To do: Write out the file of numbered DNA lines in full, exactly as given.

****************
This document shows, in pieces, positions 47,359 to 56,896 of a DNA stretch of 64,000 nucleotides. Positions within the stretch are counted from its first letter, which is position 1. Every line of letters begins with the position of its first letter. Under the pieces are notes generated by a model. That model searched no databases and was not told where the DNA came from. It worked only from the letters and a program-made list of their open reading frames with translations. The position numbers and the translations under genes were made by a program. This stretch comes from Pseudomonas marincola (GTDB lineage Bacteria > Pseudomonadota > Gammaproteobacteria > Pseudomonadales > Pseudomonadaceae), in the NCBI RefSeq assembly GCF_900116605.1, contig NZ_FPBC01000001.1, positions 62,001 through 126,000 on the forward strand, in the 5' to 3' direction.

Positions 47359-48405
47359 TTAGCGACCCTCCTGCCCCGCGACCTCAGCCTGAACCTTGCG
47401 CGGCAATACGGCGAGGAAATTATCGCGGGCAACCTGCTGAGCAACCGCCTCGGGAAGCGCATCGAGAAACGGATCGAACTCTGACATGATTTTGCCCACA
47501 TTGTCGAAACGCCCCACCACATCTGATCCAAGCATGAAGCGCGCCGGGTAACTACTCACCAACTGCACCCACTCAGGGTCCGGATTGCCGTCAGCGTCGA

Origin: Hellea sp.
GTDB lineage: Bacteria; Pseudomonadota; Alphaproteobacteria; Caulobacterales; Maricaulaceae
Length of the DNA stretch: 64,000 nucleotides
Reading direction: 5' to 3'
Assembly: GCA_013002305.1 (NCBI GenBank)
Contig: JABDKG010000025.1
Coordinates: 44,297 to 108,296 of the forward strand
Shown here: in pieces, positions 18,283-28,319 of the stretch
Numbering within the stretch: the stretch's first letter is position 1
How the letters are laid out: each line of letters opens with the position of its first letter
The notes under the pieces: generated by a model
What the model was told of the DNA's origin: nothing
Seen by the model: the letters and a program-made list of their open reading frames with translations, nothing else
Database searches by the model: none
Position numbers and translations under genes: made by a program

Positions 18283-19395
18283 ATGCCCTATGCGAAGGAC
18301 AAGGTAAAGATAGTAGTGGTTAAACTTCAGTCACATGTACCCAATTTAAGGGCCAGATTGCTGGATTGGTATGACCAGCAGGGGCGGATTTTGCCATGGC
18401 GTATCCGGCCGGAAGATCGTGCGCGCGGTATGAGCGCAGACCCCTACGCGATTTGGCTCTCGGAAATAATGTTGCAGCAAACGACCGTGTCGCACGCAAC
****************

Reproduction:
This document shows, in pieces, positions 47,359 to 56,896 of a DNA stretch of 64,000 nucleotides. Positions within the stretch are counted from its first letter, which is position 1. Every line of letters begins with the position of its first letter. Under the pieces are notes generated by a model. That model searched no databases and was not told where the DNA came from. It worked only from the letters and a program-made list of their open reading frames with translations. The position numbers and the translations under genes were made by a program. This stretch comes from Pseudomonas marincola (GTDB lineage Bacteria > Pseudomonadota > Gammaproteobacteria > Pseudomonadales > Pseudomonadaceae), in the NCBI RefSeq assembly GCF_900116605.1, contig NZ_FPBC01000001.1, positions 62,001 through 126,000 on the forward strand, in the 5' to 3' direction.

Positions 47359-48405
47359 TTAGCGACCCTCCTGCCCCGCGACCTCAGCCTGAACCTTGCG
47401 CGGCAATACGGCGAGGAAATTATCGCGGGCAACCTGCTGAGCAACCGCCTCGGGAAGCGCATCGAGAAACGGATCGAACTCTGACATGATTTTGCCCACA
47501 TTGTCGAAACGCCCCACCACATCTGATCCAAGCATGAAGCGCGCCGGGTAACTACTCACCAACTGCACCCACTCAGGGTCCGGATTGCCGTCAGCGTCGA

Origin: Hellea sp.
GTDB lineage: Bacteria; Pseudomonadota; Alphaproteobacteria; Caulobacterales; Maricaulaceae
Length of the DNA stretch: 64,000 nucleotides
Reading direction: 5' to 3'
Assembly: GCA_013002305.1 (NCBI GenBank)
Contig: JABDKG010000025.1
Coordinates: 44,297 to 108,296 of the forward strand
Shown here: in pieces, positions 18,283-28,319 of the stretch
Numbering within the stretch: the stretch's first letter is position 1
How the letters are laid out: each line of letters opens with the position of its first letter
The notes under the pieces: generated by a model
What the model was told of the DNA's origin: nothing
Seen by the model: the letters and a program-made list of their open reading frames with translations, nothing else
Database searches by the model: none
Position numbers and translations under genes: made by a program

Positions 18283-19395
18283 ATGCCCTATGCGAAGGAC
18301 AAGGTAAAGATAGTAGTGGTTAAACTTCAGTCACATGTACCCAATTTAAGGGCCAGATTGCTGGATTGGTATGACCAGCAGGGGCGGATTTTGCCATGGC
18401 GTATCCGGCCGGAAGATCGTGCGCGCGGTATGAGCGCAGACCCCTACGCGATTTGGCTCTCGGAAATAATGTTGCAGCAAACGACCGTGTCGCACGCAAC